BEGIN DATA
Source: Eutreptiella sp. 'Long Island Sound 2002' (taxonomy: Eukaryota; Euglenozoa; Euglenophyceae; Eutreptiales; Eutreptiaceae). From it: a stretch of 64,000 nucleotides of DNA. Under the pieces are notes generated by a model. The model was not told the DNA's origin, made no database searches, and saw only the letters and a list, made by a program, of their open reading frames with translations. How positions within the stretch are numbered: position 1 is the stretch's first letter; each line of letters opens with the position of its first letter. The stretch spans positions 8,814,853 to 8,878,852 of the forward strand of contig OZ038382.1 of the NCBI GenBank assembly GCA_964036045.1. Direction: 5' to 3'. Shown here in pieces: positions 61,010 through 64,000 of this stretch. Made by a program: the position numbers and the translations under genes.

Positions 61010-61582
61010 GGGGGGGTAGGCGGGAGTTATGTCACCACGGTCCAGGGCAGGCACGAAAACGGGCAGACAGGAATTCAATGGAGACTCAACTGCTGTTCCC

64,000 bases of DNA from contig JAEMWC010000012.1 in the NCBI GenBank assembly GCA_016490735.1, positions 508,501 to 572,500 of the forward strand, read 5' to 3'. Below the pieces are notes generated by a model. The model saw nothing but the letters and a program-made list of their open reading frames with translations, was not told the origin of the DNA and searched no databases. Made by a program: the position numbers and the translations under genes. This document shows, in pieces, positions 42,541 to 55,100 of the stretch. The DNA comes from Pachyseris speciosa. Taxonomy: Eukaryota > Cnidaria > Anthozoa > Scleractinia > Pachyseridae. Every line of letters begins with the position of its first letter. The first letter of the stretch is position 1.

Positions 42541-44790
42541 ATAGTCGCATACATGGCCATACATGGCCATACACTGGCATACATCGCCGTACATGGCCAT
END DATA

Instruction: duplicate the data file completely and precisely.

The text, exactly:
Source: Eutreptiella sp. 'Long Island Sound 2002' (taxonomy: Eukaryota; Euglenozoa; Euglenophyceae; Eutreptiales; Eutreptiaceae). From it: a stretch of 64,000 nucleotides of DNA. Under the pieces are notes generated by a model. The model was not told the DNA's origin, made no database searches, and saw only the letters and a list, made by a program, of their open reading frames with translations. How positions within the stretch are numbered: position 1 is the stretch's first letter; each line of letters opens with the position of its first letter. The stretch spans positions 8,814,853 to 8,878,852 of the forward strand of contig OZ038382.1 of the NCBI GenBank assembly GCA_964036045.1. Direction: 5' to 3'. Shown here in pieces: positions 61,010 through 64,000 of this stretch. Made by a program: the position numbers and the translations under genes.

Positions 61010-61582
61010 GGGGGGGTAGGCGGGAGTTATGTCACCACGGTCCAGGGCAGGCACGAAAACGGGCAGACAGGAATTCAATGGAGACTCAACTGCTGTTCCC

64,000 bases of DNA from contig JAEMWC010000012.1 in the NCBI GenBank assembly GCA_016490735.1, positions 508,501 to 572,500 of the forward strand, read 5' to 3'. Below the pieces are notes generated by a model. The model saw nothing but the letters and a program-made list of their open reading frames with translations, was not told the origin of the DNA and searched no databases. Made by a program: the position numbers and the translations under genes. This document shows, in pieces, positions 42,541 to 55,100 of the stretch. The DNA comes from Pachyseris speciosa. Taxonomy: Eukaryota > Cnidaria > Anthozoa > Scleractinia > Pachyseridae. Every line of letters begins with the position of its first letter. The first letter of the stretch is position 1.

Positions 42541-44790
42541 ATAGTCGCATACATGGCCATACATGGCCATACACTGGCATACATCGCCGTACATGGCCAT